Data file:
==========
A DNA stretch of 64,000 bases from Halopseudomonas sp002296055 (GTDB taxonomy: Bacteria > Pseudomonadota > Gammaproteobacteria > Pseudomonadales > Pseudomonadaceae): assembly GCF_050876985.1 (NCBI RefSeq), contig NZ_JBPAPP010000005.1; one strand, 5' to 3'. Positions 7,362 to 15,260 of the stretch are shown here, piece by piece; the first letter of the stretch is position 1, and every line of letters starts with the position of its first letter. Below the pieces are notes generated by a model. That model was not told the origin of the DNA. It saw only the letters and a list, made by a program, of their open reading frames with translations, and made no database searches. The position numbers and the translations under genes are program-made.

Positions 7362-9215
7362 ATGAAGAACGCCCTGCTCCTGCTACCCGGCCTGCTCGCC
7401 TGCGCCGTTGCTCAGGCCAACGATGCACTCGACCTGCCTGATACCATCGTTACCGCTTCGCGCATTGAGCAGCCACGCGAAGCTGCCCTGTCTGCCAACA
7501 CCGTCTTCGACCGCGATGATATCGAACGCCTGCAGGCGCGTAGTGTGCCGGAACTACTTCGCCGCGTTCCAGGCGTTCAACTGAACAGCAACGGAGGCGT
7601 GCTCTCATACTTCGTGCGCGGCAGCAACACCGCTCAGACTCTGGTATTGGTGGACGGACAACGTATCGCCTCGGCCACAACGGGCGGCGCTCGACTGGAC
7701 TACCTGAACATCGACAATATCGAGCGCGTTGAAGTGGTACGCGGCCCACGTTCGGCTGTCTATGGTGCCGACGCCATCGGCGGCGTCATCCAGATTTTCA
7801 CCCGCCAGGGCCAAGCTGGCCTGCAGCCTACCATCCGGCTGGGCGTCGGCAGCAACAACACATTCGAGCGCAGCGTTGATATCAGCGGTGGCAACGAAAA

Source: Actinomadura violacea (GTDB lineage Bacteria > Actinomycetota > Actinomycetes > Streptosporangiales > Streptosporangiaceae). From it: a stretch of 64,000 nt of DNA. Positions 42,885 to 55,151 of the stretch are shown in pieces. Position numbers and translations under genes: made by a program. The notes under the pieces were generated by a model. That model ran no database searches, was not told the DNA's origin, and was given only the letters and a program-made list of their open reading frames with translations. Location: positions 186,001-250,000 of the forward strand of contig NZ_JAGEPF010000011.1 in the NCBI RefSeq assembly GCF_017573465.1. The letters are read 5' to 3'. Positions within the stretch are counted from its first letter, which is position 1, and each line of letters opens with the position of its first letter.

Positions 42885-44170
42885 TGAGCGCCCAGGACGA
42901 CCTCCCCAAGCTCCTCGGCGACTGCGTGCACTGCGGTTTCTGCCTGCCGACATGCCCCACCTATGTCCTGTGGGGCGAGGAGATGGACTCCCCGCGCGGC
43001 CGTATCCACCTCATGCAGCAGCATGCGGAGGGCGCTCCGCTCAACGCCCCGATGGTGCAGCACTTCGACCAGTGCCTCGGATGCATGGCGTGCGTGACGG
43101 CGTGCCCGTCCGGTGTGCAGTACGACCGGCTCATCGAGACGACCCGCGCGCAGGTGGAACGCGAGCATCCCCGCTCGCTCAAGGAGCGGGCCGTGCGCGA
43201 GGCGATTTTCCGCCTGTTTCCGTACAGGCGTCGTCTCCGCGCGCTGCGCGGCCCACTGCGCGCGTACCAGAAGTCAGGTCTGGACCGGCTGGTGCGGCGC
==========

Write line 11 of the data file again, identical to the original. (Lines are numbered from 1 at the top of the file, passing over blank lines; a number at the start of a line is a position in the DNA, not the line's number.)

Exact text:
42885 TGAGCGCCCAGGACGA